On December 16, 1773, a group of American colonists led by Samuel Adams protested excessive taxation from Great Britain by boarding three ships and throwing their cargo—massive amounts of tea owned by the East India Company—into Boston’s harbor. This event would be among the many that would eventually spark the American Revolution in 1775 and the founding of the United States as a nation separate from Britain in 1776.
If your students and patrons (including homeschoolers) are brushing up on their American history in time for the 250th anniversary of the Boston Tea Party, Infobase has just what they need. Find a wide variety of content—articles, images, videos, primary sources, and more—from one of the most trustworthy sources around, accessible at school, in class, at the library, or at home…with the tea kettle on.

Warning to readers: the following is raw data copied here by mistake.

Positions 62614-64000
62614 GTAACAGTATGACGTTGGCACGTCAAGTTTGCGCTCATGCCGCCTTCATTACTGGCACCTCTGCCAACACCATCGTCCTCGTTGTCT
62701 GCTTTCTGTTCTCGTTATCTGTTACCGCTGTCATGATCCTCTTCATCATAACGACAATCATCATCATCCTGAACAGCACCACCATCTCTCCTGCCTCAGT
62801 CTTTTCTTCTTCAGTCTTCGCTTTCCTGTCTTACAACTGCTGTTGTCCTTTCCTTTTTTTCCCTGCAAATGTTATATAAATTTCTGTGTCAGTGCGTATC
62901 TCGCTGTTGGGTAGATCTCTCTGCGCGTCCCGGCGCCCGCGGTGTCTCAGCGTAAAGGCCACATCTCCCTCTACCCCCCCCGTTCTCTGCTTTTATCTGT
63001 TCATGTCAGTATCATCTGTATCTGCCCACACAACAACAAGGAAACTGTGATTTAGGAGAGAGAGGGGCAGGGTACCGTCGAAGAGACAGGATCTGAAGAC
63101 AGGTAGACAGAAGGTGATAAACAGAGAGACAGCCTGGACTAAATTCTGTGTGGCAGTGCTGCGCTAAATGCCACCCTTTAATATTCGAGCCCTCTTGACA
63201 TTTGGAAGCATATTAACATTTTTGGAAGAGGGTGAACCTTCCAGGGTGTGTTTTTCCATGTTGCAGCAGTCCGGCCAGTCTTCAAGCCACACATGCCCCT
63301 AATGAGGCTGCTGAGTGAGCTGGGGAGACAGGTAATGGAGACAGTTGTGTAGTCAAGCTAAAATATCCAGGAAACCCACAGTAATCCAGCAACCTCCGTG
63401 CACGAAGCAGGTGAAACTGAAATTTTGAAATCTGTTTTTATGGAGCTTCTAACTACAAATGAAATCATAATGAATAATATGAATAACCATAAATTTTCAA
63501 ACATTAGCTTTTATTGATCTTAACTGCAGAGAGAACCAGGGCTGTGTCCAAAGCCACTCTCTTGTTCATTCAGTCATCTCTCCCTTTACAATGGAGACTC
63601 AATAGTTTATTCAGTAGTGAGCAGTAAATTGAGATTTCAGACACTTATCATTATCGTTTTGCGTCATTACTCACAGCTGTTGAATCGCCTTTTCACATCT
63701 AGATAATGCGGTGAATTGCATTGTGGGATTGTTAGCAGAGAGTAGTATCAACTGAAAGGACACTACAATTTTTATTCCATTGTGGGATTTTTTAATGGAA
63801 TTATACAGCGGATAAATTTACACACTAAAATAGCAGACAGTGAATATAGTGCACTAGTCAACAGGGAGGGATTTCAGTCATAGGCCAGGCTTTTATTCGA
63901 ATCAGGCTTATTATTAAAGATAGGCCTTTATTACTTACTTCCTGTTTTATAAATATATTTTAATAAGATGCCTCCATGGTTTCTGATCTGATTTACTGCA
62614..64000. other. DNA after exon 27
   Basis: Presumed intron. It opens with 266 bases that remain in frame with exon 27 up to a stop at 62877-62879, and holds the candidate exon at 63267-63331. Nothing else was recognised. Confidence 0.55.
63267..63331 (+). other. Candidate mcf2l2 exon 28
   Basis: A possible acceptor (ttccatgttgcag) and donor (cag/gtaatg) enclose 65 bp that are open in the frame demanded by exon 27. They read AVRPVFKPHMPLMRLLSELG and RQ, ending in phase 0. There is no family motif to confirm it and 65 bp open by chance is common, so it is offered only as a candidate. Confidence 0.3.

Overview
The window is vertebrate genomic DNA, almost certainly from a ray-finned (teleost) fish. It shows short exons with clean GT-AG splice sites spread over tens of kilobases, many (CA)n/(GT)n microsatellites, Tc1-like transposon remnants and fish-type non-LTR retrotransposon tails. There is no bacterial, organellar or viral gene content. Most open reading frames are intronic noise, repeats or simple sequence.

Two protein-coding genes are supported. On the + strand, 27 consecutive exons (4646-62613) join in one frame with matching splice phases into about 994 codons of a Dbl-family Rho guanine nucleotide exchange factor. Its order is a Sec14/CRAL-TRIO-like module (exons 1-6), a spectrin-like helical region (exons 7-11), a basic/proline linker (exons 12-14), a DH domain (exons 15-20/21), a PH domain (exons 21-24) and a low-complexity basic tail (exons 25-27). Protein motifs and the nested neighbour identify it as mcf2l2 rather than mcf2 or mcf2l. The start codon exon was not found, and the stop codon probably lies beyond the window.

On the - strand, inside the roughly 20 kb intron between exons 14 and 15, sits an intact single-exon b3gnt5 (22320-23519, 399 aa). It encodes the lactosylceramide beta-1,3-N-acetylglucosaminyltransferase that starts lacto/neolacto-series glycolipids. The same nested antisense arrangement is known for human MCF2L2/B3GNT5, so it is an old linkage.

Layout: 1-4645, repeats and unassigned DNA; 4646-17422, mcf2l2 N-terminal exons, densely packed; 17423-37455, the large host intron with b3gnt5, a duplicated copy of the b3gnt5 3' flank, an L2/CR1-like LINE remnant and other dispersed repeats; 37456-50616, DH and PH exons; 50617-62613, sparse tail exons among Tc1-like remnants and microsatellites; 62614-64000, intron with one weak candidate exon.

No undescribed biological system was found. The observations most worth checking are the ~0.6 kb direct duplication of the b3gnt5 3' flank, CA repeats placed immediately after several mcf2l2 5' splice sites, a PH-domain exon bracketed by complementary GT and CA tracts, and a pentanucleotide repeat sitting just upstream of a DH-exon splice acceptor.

The Boston Tea Party Is a Part of American History
An ideal place to start any research on the Boston Tea Party, Infobase’s award-winning American History database puts a virtual library of American history right at your fingertips. Find dozens of book chapters and encyclopedia entries on the Boston Tea Party from sources including The Boston Tea Party, Updated Edition from Chelsea House’s Milestones in American History series. You’ll also discover numerous primary sources (including a firsthand account from a participant), related illustrations, and videos.